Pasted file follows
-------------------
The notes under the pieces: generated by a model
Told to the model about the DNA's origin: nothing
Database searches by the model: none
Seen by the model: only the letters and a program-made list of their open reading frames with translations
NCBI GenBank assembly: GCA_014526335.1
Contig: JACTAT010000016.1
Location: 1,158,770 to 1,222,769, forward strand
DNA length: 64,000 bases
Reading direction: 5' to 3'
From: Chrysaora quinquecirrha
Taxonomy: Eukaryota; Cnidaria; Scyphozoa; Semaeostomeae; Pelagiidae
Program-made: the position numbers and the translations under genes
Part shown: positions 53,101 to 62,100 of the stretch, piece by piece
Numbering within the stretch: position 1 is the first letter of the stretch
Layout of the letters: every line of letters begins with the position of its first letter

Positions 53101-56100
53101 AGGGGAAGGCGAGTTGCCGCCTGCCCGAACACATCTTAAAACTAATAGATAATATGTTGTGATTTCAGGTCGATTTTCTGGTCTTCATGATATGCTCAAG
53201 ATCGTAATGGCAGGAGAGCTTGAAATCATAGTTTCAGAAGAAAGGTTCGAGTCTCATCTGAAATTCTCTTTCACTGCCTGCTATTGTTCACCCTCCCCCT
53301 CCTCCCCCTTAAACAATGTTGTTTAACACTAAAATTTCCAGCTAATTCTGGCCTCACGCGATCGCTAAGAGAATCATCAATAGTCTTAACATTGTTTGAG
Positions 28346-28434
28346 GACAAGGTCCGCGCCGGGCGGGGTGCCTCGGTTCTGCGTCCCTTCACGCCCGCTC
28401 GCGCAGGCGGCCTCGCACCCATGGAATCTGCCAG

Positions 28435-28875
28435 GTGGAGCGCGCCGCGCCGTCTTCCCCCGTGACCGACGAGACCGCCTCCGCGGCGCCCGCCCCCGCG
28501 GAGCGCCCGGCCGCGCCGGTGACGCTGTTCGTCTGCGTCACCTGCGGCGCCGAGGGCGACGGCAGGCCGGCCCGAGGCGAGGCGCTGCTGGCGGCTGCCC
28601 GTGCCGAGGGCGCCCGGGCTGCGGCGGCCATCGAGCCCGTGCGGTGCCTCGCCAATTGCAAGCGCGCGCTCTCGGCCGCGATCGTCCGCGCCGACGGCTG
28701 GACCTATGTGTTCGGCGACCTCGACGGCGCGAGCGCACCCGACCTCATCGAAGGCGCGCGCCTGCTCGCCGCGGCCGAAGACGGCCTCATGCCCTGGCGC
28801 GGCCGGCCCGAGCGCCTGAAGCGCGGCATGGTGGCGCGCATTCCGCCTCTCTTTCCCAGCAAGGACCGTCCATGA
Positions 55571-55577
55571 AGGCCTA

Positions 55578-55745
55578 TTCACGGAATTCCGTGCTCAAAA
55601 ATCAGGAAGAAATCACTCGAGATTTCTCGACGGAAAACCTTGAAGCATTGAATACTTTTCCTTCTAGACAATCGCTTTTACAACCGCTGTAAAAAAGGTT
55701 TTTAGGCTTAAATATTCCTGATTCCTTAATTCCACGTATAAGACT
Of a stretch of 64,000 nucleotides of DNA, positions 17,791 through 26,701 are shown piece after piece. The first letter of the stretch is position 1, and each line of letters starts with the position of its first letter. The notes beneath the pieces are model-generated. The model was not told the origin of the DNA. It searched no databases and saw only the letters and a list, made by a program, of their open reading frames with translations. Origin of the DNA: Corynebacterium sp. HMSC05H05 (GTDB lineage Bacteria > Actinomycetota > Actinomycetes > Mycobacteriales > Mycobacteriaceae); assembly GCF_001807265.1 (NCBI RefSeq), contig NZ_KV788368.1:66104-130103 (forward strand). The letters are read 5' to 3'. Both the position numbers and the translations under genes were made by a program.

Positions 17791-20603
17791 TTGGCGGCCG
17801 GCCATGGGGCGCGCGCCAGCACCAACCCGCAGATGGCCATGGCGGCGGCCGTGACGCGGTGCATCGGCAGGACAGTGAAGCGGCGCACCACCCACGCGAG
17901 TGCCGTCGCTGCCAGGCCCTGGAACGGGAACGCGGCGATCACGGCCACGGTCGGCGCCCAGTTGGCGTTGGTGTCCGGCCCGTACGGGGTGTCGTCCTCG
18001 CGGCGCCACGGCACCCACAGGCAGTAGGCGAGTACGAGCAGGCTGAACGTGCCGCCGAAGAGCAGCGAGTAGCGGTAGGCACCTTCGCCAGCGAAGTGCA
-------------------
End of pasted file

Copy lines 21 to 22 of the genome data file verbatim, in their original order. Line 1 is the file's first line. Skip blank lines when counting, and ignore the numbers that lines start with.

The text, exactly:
28346 GACAAGGTCCGCGCCGGGCGGGGTGCCTCGGTTCTGCGTCCCTTCACGCCCGCTC
28401 GCGCAGGCGGCCTCGCACCCATGGAATCTGCCAG